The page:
golem (gōˈləm) [key] [Heb., = an undeveloped lump], in medieval Jewish legend, an automatonlike servant made of clay and given life by means of a charm, or shem [Heb., = name, or the name of God]. Golems were attributed in Jewish legend to several rabbis in different European countries. The most famous legend centered around Rabbi Löw, of 16th-century Prague. After molding the golem and endowing it with life, Rabbi Löw was forced to destroy the clay creature after it ran amok.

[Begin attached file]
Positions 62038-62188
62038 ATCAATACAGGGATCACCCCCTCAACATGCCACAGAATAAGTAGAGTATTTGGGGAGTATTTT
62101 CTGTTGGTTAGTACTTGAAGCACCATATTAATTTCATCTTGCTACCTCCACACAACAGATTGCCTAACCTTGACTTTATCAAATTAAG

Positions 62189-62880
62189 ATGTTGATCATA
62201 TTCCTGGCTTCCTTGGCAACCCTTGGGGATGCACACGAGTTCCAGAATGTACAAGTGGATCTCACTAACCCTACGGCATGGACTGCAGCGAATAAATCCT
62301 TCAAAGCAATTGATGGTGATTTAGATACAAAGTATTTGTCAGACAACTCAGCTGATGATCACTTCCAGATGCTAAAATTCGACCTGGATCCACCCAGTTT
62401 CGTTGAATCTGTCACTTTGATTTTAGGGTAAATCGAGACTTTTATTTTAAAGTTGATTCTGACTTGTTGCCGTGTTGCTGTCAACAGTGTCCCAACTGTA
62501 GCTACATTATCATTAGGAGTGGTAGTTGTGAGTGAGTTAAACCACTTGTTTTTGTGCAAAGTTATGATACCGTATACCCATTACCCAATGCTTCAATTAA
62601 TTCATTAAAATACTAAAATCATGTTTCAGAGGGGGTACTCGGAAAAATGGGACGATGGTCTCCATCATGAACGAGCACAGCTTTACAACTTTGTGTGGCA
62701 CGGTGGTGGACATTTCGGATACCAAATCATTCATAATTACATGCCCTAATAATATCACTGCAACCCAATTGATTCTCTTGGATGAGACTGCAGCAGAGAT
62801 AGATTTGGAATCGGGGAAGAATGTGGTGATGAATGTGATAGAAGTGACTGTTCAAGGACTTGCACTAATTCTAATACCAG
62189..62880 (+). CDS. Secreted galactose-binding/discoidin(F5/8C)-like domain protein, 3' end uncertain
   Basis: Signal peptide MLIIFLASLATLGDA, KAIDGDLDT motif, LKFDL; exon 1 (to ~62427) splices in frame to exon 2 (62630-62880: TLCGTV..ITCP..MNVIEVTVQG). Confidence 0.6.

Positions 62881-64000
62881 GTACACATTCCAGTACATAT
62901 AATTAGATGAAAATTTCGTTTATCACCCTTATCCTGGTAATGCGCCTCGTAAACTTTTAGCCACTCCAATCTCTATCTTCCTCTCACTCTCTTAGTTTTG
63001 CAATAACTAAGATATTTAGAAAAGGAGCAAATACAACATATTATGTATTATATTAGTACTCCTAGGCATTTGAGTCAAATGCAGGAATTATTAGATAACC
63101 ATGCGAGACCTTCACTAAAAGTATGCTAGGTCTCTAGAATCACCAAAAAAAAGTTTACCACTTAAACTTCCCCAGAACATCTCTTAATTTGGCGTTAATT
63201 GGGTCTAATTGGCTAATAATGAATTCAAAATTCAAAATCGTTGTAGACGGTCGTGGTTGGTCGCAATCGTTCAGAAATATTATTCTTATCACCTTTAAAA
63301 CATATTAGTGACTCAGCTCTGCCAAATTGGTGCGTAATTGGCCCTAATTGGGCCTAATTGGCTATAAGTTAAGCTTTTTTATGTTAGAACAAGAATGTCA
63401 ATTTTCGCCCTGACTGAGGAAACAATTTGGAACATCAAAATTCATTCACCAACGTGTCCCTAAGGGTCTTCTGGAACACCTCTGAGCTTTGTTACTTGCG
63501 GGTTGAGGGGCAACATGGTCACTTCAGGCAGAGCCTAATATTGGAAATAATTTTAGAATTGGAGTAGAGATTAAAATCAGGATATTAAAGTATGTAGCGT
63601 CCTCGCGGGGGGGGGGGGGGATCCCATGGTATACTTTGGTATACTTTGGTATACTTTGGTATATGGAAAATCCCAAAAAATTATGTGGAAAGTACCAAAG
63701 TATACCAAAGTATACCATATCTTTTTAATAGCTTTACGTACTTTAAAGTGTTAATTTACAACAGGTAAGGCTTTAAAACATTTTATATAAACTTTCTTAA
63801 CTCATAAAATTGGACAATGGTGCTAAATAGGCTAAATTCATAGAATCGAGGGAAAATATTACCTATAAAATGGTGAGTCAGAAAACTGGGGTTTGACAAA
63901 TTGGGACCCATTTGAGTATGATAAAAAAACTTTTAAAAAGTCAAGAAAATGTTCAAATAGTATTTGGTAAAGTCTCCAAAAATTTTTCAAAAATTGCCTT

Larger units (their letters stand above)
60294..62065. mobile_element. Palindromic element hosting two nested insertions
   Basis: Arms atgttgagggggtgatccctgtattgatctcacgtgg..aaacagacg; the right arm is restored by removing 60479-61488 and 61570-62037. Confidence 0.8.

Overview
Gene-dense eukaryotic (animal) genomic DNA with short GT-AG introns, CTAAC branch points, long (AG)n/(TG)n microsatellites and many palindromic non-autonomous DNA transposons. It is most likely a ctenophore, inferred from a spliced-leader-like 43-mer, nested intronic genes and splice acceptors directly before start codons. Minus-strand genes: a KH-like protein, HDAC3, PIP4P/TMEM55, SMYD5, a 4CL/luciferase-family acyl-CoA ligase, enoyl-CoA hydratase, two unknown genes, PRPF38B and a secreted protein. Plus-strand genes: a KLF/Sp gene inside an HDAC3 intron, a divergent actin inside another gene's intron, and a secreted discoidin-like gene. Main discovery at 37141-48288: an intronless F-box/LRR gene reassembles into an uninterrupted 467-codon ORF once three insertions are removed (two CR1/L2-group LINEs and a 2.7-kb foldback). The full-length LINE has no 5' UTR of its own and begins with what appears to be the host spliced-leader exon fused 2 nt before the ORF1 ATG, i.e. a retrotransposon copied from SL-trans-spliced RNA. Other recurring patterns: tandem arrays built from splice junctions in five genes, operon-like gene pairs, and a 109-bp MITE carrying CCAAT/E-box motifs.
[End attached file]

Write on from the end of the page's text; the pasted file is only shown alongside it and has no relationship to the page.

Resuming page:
See J. Trachtenberg, Jewish Magic and Superstition (1939, repr. 1961); M. Idel, Golem (1989).
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